This Slow-Cooker Winter Squash Chili is another real winner. You can start it mid-morning or after lunch, depending on which temperature setting you choose. Perfect for when  you have a busy afternoon ahead. In this case, you start with raw potatoes or squash, peeled, and chunked.

Let your slow cooker do the work for you.

Happy soup-making—and eating!

Country Roads

Alongside the country road I drive most days, I’m sure to find—depending on the time of year—trillium, wild irises, fire pinks, flame azaleas, rhododendron, mountain laurel, Japanese meadowsweet, bee balm, daisies, evening primrose, black-eyed Susans, Turk’s cap lilies, Queen Anne’s lace, wild blackberries, Joe-Pye weed, touch-me-nots, ironweed, snow, and ice. All strikingly beautiful and all worth slowing down for.

 

On a cool but sunny day, I’m as likely as not to find a lazy dog dozing on the asphalt, in no hurry to get out of my way.

It isn’t rare to find myself behind a farmer driving his slow-moving tractor from one field to another. Other times it may be a load of Christmas trees or a flatbed groaning under the weight of too many rolls of hay puttering along in front of me.

A deer, raccoon, possum, chipmunk, squirrel, rabbit, or even a fox or bobcat might scamper—or mosey—across the road any time of day or night.

I often come upon a car or truck at a dead standstill, the driver having stopped to catch up on the latest community ‘news’ with a neighbor. Usually, they’ll look ahead and wave me around; they’re nowhere near ready to move on themselves.

It’s only right to roll down the window for a “Howdy” when couples are out for a morning jog or an evening stroll. Those moments, too, may turn into drawn-out conversations.

One should never be in a hurry on a country road.

Those Lazy-Hazy-Crazy Days of Summer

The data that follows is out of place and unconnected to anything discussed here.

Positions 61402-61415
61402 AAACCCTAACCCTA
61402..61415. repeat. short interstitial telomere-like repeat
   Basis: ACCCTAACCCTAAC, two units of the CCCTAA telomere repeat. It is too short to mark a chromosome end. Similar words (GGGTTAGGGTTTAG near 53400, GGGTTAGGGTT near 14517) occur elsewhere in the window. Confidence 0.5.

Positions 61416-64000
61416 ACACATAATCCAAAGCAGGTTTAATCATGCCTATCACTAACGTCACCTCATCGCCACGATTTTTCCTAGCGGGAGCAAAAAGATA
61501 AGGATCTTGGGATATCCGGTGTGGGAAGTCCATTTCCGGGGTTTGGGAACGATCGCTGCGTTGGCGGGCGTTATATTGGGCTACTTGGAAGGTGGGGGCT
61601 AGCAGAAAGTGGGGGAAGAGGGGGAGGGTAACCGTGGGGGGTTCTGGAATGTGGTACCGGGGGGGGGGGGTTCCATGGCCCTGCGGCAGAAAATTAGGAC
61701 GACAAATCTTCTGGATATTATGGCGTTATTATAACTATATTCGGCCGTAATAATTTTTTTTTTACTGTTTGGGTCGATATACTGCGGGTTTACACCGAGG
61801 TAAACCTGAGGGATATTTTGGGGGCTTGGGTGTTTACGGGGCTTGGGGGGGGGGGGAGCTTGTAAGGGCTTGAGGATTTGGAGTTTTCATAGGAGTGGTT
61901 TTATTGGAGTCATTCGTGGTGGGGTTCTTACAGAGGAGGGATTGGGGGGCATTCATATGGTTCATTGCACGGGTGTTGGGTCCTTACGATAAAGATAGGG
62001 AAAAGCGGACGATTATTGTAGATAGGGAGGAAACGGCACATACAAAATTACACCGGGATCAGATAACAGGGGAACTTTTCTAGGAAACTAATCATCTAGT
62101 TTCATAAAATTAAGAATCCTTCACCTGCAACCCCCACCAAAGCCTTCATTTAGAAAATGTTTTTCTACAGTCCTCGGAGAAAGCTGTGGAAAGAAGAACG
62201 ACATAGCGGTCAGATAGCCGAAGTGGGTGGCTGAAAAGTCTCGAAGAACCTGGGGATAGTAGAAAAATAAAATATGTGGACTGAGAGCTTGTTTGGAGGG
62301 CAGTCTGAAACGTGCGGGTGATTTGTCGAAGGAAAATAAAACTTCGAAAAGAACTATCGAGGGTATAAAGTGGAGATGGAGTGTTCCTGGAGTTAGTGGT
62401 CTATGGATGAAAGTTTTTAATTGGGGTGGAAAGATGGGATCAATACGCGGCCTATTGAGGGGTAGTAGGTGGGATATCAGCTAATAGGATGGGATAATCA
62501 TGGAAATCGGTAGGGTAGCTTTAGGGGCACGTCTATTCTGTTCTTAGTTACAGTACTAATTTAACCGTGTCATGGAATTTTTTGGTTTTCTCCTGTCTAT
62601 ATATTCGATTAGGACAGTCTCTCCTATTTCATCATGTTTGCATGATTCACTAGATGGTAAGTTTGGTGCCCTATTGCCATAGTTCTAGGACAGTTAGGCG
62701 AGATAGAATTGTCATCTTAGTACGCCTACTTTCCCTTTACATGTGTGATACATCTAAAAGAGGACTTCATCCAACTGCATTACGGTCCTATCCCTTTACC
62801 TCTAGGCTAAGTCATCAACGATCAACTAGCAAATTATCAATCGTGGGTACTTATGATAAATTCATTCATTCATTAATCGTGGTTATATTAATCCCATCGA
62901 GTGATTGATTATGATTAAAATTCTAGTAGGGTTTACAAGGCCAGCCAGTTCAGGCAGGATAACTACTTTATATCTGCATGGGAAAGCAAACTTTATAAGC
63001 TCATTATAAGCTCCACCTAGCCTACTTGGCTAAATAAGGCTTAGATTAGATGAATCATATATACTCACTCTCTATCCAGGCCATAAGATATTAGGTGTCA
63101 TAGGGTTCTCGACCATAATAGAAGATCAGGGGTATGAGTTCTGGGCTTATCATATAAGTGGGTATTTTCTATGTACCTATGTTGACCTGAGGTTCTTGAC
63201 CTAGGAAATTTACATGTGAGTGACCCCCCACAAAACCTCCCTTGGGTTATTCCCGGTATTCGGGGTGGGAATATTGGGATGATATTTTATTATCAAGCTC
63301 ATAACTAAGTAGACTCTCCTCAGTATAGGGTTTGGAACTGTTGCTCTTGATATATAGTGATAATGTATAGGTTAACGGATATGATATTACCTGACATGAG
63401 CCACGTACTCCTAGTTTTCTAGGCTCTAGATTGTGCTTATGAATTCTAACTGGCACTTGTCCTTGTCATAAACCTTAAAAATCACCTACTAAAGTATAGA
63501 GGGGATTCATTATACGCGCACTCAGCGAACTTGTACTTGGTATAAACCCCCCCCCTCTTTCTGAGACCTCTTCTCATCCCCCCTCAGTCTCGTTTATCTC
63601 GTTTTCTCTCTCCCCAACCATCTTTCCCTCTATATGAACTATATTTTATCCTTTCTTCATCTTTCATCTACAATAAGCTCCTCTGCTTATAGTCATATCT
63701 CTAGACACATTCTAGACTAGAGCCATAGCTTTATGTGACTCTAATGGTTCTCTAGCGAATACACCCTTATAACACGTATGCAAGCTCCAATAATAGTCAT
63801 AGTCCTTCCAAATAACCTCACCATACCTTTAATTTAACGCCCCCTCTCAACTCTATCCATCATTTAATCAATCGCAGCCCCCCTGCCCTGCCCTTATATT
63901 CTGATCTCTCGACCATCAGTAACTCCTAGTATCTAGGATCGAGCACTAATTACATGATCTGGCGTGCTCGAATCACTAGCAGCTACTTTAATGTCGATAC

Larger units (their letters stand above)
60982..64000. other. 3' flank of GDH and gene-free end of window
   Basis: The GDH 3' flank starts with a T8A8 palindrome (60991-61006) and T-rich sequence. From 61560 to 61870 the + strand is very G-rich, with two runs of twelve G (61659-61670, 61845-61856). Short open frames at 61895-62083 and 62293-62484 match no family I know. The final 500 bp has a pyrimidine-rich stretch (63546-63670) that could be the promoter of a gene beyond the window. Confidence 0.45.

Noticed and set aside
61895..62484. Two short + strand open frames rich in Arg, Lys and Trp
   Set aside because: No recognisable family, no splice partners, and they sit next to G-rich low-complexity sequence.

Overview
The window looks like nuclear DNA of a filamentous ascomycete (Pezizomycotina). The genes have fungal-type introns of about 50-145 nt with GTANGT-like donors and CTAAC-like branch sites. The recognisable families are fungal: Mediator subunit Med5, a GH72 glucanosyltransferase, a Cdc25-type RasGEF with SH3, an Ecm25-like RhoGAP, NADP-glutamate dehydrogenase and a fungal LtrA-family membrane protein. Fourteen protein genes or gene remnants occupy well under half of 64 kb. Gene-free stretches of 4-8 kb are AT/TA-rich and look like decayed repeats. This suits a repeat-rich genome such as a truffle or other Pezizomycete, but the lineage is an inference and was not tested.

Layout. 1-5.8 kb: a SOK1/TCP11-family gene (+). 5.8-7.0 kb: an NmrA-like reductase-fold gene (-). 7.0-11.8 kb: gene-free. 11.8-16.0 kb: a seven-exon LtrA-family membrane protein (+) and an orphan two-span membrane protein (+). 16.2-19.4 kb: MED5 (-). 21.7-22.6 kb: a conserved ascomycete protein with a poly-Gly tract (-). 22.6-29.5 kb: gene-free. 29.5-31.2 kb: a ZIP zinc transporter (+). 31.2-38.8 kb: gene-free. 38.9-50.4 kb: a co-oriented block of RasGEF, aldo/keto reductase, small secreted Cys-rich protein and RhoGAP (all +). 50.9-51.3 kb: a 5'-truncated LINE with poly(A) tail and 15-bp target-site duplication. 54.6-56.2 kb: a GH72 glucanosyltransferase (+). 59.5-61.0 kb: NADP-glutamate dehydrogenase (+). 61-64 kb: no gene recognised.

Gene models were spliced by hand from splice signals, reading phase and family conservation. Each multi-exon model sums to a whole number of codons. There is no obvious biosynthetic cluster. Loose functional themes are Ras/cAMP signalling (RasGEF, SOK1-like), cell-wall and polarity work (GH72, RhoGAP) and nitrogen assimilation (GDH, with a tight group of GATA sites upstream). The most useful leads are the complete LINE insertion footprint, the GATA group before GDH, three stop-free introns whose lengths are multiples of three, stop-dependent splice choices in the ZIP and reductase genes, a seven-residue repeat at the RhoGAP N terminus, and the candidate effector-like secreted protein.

They call them the dog days of summer, these days of July and August, usually the hottest and most humid of the year (for those of us in the northern hemisphere). But I can already feel fall. The air has grown slightly less moist, hinting at autumn’s dry coolness, even when the thermometer doesn’t agree.

I hear it in the sounds of insects—different from early summer bug buzzes and chirps. And I hear the occasional thump when a premature nut hits the ground.

I see it in the trees. Their leaves grow simultaneously darker and paler, and occasional ones waft to the ground. I see it in the flowers, too, whose colors have changed from bright summery hues to the softer mauves, lavenders, and golds of fall.

Yes, we may still officially be in summer’s dog days, but fall is in the air. There’s something slightly wistful about these times when the old begins to fade and the new is just beyond the horizon. We become nostalgic for something not yet gone. While some of us bemoan the loss of barefoot days, summer picnics, tubing down a river, others are perking up at the prospect of football, fall foliage, apple cider, and hayrides.

By the way, do you know where the term ‘dog days of summer’ comes from? I always thought it had to do with the way lethargic dogs laze on country roads or under porches during our annual heat waves. I guess in a roundabout way that’s not far off. In fact, the ancient Romans called the hottest, most humid days of summer ‘dog days’ because they associated them with the star Sirius, the dog star. Our most sultry days coincide, more or less, with the time each year when Sirius, the brightest star in the night sky, appears to rise just before the sun.

At this time in my life, the change of seasons brings a question to mind. It looms larger with each cycle—what changes lie in store with the next season? But, whatever is in my own future, my head knows that each season brings its own gifts. My challenge is to embrace them while they are here in all their fullness and, when the time comes, to let them go lightly so I can do the same when the next one rolls around.